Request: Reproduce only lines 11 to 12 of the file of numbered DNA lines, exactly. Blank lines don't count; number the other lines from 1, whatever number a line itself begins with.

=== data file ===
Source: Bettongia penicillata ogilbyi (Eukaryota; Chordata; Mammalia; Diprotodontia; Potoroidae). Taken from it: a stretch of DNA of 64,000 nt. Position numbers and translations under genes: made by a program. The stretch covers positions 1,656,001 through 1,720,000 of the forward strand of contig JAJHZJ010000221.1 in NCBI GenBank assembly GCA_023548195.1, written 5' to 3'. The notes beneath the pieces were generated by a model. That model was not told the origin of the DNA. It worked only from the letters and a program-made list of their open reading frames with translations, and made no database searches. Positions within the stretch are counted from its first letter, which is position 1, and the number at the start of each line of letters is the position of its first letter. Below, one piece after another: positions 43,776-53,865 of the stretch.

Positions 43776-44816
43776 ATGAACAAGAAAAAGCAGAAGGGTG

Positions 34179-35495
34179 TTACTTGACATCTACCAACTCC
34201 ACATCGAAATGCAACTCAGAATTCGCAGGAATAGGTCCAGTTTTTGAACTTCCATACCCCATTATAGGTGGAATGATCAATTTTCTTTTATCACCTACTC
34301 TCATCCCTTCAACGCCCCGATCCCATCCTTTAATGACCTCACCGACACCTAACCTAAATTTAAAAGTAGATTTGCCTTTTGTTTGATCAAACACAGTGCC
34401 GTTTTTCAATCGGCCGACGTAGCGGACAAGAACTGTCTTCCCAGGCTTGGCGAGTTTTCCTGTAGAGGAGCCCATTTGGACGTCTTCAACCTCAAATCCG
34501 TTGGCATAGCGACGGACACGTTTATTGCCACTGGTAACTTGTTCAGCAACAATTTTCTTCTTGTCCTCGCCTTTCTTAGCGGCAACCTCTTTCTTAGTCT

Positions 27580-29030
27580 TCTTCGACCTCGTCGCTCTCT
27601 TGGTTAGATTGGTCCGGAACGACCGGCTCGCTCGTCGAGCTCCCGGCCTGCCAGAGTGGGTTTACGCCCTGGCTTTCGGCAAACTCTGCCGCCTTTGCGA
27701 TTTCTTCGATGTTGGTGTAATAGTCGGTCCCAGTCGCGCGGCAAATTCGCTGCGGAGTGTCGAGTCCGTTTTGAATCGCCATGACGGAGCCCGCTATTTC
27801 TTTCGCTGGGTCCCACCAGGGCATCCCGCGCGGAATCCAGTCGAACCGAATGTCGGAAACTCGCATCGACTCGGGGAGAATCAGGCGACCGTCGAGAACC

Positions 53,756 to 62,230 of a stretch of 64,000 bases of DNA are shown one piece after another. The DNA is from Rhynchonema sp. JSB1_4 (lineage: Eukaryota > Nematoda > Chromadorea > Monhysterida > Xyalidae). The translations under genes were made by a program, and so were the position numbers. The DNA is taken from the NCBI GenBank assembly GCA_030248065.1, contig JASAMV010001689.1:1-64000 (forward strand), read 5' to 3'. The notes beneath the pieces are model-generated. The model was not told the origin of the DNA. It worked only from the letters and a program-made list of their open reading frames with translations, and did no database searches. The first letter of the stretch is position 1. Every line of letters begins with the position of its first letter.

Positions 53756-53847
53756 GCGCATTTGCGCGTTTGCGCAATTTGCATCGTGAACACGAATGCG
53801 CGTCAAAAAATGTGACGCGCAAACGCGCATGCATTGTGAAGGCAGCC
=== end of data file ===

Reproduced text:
27580 TCTTCGACCTCGTCGCTCTCT
27601 TGGTTAGATTGGTCCGGAACGACCGGCTCGCTCGTCGAGCTCCCGGCCTGCCAGAGTGGGTTTACGCCCTGGCTTTCGGCAAACTCTGCCGCCTTTGCGA